In one subsection, Keeler focuses on the Burmese nat and wei-za cults. The nat and wei-za represent very nuanced, complex, Burmese negotiations of religious traditions and authorities. This area is ripe for gender analysis, as females tend to take on roles in the nat tradition, men in the wei-za, and there are cross-dressing and gender-bending performances in the practices. Some scholars point to the “Buddhist” element in these, others identify the movements as “non-Buddhist.” Near the beginning of the short subsection, Keeler explains, “I do not claim expertise in the study of either of these cults” (169) and proceeds to provide a general integration of contributions to this study. But he fails to draw from important scholarship, such as work by Thomas Patton and Niklas Foxeus, or make substantive contributions to the discussion. He also does not go into any detail (or ethnography) on the gender distinctions in these cults beyond a few choice sentences, which is a pity, because there have been remarkable recent contributions to these intersections, such as Amy Langenberg’s Birth in Buddhism: The Suffering Fetus and Female Freedom (Routledge, 2017) and José Cabezon’s Sexuality in Classical South Asian Buddhism (Wisdom Publications, 2017).
One powerful point in the book is Keeler’s discussion of male monastic sexual dispositions and appetites. I applaud Keeler’s willingness to discuss sexual interest and activity with a high-ranking monk. However, in order to make substantive points on monastic sexual desires and habits, this would require more ethnographic work to point to patterns of behavior. In addition, the theoretical approach to Burmese Buddhist masculinity becomes troubled with very little integration of previous work in the field of masculinities or Buddhist Studies. Keeler acknowledges works such as John Power’s Bull of a Man (Harvard University Press, 2012), but does not substantively use the material or advance its direction.
The theoretical lens for Burmese Buddhist masculinity becomes suspect in Keeler’s primary chapter “Masculinity.” Here, Keeler argues to “substitute for the binary of male and female—as which for obvious reasons makes intuitive sense to people everywhere and enjoys great cognitive and affective resonance—the spectrum of attachment and autonomy” (214). Following this proposal, Keeler fails to reflect on non-binary theories of gender or to provide any deep analysis of Buddhist concepts on attachment and autonomy. This lack of integration becomes quite visible in a subsequent chapter. Keeler entitles a subsection, “Women and Buddhism,” but leaves out a vast amount of scholarship on the subject matter and provides very little ethnographic reflections.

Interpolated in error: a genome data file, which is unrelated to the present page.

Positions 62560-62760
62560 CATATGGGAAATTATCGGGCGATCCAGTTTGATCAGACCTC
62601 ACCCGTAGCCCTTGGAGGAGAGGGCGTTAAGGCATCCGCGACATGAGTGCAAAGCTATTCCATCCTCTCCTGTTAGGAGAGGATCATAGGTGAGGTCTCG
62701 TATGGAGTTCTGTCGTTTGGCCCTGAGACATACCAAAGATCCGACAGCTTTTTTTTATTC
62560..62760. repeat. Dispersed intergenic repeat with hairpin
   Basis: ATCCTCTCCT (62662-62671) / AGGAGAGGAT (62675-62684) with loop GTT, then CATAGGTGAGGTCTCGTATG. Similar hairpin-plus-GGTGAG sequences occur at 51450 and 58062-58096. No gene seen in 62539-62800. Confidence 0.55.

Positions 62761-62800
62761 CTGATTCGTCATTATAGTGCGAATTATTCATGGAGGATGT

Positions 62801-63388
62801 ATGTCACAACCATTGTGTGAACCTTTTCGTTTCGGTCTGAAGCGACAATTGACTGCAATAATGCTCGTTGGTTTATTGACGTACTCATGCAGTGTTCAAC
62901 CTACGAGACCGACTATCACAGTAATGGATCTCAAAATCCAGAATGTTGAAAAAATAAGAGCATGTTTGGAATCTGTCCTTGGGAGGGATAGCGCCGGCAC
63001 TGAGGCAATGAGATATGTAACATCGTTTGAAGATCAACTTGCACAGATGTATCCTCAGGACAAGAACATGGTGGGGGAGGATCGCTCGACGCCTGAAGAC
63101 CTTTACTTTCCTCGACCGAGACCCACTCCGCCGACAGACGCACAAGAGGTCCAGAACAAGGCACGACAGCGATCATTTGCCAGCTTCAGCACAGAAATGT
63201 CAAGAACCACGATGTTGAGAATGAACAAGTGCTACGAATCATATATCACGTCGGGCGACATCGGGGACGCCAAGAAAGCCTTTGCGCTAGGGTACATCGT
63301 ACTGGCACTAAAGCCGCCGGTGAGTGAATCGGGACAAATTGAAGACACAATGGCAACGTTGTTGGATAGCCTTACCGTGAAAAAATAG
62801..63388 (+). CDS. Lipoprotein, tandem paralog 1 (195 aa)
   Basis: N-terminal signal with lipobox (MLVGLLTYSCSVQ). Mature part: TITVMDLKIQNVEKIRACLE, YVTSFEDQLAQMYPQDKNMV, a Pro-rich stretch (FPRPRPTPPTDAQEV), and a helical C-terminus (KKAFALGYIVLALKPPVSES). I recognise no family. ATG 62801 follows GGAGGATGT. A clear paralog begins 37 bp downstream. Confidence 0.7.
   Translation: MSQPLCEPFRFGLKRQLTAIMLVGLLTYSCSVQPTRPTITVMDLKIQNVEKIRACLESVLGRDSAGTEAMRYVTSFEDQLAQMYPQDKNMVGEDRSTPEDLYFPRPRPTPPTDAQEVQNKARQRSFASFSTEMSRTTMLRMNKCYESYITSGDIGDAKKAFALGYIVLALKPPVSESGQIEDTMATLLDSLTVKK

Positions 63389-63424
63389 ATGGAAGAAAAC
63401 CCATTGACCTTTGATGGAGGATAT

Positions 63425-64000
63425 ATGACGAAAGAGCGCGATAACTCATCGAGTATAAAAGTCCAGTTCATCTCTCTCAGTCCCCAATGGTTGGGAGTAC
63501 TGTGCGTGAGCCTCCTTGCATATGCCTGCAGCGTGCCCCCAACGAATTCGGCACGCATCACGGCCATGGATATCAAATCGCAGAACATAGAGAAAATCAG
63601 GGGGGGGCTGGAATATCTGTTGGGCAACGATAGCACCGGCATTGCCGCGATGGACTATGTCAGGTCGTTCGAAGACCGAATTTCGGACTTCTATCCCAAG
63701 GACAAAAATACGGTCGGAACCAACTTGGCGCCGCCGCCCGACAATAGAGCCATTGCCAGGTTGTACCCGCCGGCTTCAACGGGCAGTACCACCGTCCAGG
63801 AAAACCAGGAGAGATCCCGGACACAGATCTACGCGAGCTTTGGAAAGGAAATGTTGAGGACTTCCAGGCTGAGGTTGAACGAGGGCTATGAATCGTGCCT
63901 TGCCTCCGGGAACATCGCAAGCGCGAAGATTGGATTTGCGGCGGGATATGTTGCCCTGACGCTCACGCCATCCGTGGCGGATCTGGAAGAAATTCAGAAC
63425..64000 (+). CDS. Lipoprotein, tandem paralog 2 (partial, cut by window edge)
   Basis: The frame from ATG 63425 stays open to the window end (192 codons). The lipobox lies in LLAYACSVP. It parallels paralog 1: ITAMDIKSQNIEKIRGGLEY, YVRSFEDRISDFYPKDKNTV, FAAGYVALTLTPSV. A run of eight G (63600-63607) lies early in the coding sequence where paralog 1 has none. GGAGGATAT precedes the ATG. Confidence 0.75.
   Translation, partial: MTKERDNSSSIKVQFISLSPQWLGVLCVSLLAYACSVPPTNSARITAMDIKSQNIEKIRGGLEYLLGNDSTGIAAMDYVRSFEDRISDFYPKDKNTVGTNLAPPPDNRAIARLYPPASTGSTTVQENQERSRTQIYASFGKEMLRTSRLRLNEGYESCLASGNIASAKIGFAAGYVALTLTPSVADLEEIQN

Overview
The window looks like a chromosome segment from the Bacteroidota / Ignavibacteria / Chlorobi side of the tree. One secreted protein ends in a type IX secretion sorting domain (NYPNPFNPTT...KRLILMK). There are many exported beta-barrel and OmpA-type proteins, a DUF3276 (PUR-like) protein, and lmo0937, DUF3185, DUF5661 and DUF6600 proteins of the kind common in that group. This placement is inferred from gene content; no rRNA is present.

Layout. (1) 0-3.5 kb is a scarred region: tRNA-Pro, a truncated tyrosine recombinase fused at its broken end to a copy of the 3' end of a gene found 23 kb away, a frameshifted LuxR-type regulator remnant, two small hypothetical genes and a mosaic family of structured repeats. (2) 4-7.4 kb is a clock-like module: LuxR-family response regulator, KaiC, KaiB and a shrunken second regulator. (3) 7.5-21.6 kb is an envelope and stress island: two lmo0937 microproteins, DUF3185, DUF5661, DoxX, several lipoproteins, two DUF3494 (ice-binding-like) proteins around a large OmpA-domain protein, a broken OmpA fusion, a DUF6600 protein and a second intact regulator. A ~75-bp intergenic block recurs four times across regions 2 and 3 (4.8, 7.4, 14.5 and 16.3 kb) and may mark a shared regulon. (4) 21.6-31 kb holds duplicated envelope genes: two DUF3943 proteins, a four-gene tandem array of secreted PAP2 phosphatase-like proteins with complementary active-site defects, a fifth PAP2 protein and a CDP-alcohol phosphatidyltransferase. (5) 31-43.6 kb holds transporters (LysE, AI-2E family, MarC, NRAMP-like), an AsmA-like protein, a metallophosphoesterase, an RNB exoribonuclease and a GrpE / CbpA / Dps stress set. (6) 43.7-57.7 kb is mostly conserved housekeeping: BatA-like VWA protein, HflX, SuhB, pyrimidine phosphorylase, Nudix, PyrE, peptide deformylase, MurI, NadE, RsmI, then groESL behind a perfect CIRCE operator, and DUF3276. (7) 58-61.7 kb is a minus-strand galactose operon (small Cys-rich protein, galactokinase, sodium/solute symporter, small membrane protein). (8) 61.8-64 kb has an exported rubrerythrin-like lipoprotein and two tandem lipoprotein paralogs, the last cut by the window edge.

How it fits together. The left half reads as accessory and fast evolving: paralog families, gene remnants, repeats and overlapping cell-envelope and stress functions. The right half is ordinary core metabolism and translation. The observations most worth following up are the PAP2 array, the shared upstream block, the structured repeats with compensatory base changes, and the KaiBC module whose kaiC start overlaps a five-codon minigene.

Overall, the book is very unequal in terms of chapter length and quality. For instance, the first chapter provides a strong reflection of hierarchy in modern Myanmar for twenty-eight pages. The second chapter is over twice as long (fifty-nine pages); instead of a focus on significant patterns or theoretical angles, it provides a very general review of mundane observations that have little relevance to the main theoretical veins of the book.
Some chapters in this book would assist scholars who work on religion and gender and religion and power. Specifically, I recommend the introduction, “Everyday Forms of Hierarchical Observance,” and chapter 6, “Gaining Access to Power.”
Michael Jerryson is Professor of Religious Studies at Youngstown State University.Michael JerrysonDate Of Review:June 26, 2018